Unreal Estate: Bulgarian Models Victims of Voyeur Webcam

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Each week, AOL Real Estate probes the corners of the Web to bring you offbeat dispatches from the world of real estate. This week brought word of two curious crimes against tenants and reports of bizarre-as-heck things you can purchase -- like towns, prisons and summer camps.


Looks like the ogling which buffalo-wings waitresses endure at work can follow them home -- and inside of it. Two Bulgarian models living in Hillsborough County, Fla., who work at "Wing House" (some "Wing House girls" are pictured above) were appalled to find hidden cameras in their apartment Monday, according to the St. Petersburg Times. The two roommates found the cameras in fake motion sensors and smoke alarms which were connected to a WiFi device, along with other electronics, stored behind a locked closet. The Sheriff's office, who told Bay News 9 it is investigating a "video-voyeur case," has so far not named any suspects.

While that hapless pair fell victim to an unusual plot, another woman suffered a more commonplace crime -- albeit in a novel context -- when she was robbed of pretty much everything after renting her apartment to an unknown guest. Tech Crunch reports that the woman used Airbnb, a company which helps tenants rent their apartments out as hotels, to rent to an unknown guest. At first pleased by the prospect of making a few bucks while away, she had a change of heart about Airbnb when she returned: The "guest" -- or team of guests -- had stolen all her valuables, including those stashed in a safe. Airbnb, perhaps the first company of its kind, now faces a credibility crisis as critics question whether it properly vets its users.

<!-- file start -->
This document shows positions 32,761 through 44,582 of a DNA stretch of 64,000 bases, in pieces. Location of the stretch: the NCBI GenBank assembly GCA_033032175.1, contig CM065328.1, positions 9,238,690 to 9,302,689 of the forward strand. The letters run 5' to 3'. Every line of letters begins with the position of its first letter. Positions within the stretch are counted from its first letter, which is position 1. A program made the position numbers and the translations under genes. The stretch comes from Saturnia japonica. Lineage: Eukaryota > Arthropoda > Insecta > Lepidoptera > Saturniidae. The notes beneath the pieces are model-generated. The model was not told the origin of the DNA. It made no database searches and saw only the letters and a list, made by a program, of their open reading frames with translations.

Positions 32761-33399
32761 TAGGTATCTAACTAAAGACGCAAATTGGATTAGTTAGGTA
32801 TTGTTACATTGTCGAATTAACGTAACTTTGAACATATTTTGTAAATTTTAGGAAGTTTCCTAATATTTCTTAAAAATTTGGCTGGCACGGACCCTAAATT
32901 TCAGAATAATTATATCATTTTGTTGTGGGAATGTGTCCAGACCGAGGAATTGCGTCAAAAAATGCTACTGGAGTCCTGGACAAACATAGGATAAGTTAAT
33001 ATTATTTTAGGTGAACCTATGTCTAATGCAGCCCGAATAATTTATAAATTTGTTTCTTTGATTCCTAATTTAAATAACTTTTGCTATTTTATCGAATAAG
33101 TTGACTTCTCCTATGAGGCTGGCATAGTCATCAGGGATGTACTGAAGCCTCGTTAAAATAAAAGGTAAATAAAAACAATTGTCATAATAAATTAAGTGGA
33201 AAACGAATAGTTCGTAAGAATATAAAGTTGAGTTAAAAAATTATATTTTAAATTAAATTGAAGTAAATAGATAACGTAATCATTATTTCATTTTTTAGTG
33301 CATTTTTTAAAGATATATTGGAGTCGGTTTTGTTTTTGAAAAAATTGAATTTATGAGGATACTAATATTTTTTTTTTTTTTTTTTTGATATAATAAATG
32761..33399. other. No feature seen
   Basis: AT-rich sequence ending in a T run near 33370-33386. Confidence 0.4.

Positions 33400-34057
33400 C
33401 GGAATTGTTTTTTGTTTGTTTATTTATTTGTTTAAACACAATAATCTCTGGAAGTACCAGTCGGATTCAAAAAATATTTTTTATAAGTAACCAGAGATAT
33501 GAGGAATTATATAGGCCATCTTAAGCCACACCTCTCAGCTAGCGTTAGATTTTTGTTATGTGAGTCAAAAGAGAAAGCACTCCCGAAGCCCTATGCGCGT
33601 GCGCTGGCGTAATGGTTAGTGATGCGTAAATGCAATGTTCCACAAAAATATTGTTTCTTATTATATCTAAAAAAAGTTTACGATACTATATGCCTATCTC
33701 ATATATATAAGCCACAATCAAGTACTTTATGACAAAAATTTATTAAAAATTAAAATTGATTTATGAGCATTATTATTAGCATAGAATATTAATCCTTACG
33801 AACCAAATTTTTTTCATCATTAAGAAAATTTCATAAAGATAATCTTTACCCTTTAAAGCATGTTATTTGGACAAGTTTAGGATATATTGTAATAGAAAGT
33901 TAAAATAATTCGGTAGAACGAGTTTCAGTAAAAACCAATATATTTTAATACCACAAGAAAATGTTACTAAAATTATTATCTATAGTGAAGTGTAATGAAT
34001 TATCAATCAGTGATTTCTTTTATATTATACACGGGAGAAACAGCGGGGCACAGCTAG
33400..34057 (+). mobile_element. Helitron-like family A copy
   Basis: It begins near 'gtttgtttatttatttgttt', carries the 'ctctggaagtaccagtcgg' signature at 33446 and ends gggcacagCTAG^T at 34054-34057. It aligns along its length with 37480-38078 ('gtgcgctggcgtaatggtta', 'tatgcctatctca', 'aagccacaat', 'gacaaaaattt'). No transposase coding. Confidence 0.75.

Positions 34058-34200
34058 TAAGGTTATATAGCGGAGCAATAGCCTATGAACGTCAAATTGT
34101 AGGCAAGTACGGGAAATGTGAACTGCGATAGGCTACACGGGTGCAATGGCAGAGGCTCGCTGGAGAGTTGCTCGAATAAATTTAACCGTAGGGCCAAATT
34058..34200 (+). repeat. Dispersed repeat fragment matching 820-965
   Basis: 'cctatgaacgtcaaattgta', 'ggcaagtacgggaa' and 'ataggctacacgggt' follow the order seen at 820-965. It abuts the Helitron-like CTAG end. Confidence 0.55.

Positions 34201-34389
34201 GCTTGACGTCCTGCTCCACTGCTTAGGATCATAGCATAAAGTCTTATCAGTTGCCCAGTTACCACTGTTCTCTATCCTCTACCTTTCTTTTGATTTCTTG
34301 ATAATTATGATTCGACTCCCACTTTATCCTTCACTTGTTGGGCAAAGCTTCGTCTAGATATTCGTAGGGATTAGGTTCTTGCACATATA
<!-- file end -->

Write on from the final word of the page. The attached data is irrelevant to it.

But one industry's crisis can sometimes be another's medicine. Take the case of some TV networks who stand to profit off the real estate slump with soon-to-debut TV shows focused on opportunities arising from foreclosed homes. The Wall Street Journal reports that house-oriented shows have adapted to the times by cashing in on entertainment angles offered by rampant foreclosures.

Perhaps TV networks could also benefit from turning their eyes toward a few other buying opportunities. This week brought reports of a mishmash of odd lots for sale. First news broke that Scenic, S.D., -- the entire town -- was going on sale for $800,000, down from its previous ask of $3 million. Then there was word from Business Insider that a prison in Littlefield, Texas would sell to the highest bidder, with the bidding starting at $5 million. And, finally, The Wall Street Journal reported that a former summer camp (previously listed at $6.5 million) would also sell at auction.

Also see:
Why Buy a House When You Can Own a Town?

Protesters 'Liberate' Foreclosed Homes

The Most-Expensive Bank-Owned Home in America



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